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It Was Going to Be About Strawberries

By Radek Wyrzykowski

June 2017 - I had my article already nicely lined up, outlined, and ready to go when the ATC privatization issue resurfaced again. This month’s article was going to be about strawberries and blueberries. I will have to keep you in suspense on how it relates to general aviation, and I hope you can be patient since IMC Advisor will not be published in July. We all (including the editorial team) will be in Oshkosh, Wisconsin, for EAA AirVenture 2017. I will be tweeting systematically from the AirVenture grounds, and I hope you will follow us on Twitter. I have to confess I am still not entirely convinced about this social media concept, but I am told that if used properly it is the way of the future for news distribution.

I have expressed my thoughts about ATC privatization on many occasions, and this is not the first time this issue is resurfacing. There is a long way from President Trump’s signature on the order to any legislation, so I would not get too alarmed yet. Big signatures on “large framed documents” in government usually happen for a show. What happens next is what we must watch carefully. This part of the process is not going to be making front pages of newspapers. I believe there are still forces of sanity working in Congress, but there is certainly reason for concern.

The economic impact of user fees on general aviation would be indisputable, and it was covered in many publications and organizational statements already, but there are aspects of this not discussed in many places. I would like to take this opportunity to express my personal opinion on the more philosophical aspect of this issue.

As a career flight instructor, through the years I had a chance to work with students from many different parts of the world. Some of them would come from countries with well-developed or fast-growing general aviation segments, but still, they all ended up here in the U.S. for their flight training. The main reason is obvious: the cost of training. But there was always another aspect that would surface in our discussions: the freedom of flight! Without exception, all my international students were amazed at the freedom of flight that we enjoy here in our country. Almost nowhere else in the world can you wake up in the morning as a pilot, fly, and go wherever you desire without many restrictions. The sky belongs to the people, and as such should be controlled by the people. The only way that can be done is through representation, with the government as the institution. Let’s not forget that individuals in government will come and go; we need to look at the preserving the system.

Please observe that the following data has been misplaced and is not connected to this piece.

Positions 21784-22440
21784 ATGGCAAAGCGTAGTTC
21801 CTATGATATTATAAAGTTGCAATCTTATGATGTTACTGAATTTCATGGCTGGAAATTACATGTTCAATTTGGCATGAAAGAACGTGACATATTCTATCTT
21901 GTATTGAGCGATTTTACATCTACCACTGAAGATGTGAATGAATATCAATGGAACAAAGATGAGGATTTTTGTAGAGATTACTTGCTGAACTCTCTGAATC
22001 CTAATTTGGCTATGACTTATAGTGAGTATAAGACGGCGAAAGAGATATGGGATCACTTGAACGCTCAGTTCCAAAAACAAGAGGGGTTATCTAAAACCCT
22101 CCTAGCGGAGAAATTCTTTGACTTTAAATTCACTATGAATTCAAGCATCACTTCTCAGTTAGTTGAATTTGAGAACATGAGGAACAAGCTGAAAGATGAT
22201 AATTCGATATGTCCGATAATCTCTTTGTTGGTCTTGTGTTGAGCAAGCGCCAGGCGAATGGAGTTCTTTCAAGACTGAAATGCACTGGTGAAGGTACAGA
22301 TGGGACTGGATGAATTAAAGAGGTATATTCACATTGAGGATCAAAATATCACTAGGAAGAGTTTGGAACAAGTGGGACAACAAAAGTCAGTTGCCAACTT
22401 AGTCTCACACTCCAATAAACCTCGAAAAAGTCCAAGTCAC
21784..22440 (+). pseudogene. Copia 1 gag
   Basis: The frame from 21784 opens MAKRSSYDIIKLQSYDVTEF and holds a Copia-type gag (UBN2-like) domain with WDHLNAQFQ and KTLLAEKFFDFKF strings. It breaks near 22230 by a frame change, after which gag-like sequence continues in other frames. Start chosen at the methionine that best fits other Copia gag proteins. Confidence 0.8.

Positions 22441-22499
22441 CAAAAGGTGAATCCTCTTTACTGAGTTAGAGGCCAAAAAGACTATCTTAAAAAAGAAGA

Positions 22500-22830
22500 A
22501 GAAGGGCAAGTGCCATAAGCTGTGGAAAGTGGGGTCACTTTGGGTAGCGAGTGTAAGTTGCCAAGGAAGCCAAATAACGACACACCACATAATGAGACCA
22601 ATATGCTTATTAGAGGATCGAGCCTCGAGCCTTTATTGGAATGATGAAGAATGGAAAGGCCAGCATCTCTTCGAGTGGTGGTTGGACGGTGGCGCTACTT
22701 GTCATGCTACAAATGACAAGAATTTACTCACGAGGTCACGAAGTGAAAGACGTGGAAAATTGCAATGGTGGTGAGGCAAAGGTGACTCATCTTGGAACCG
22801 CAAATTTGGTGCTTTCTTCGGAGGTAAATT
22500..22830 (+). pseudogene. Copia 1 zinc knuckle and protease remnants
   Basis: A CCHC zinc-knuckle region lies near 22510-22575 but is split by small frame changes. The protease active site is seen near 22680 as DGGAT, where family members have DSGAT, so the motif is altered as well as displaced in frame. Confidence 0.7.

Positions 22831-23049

So, do I feel that my freedom would be restricted? You bet I do. Any time something that should belong to all is being rationed to just few who can afford it, the freedom of all is affected.

Air traffic control in the U.S. is indisputably the most accessible and safest in the world. It is thanks to the group of passionate and dedicated men and women in towers and radar rooms. In the cockpit of any airplane you have someone who is flying because of his or her love of aviation, and on the other side of the radio microphone you have another member of this community following a passion for this industry. Can the ATC system be modernized to make their work easier? Of course it can, but think twice before you rush to any conclusions that a large, private corporation is going to make it happen. When was the last time you encountered the “efficiency” of your phone or electric company or financial institution? Their “efficiency” has allegiance to their self-preservation, not to you as a customer.

My biggest concerns are safety and proficiency. I am gravely concerned that this potential unfortunate decision could impact the lives of many pilots, students, and already low-paid flight instructors, along with the safety of the flying public in general.

During these tough times, when student pilot enrollments are already drastically reduced compared to decades ago, one should ask the simple question: How many flight instructors, students, and pilots will have extra funds to cover additional expenses? Pilot safety is at risk. Forcing the general aviation community, the very backbone of aviation safety, to incur additional costs will undoubtedly lead to less proficiency and poorly educated pilots, and will drastically compromise the safety of flight in general. 

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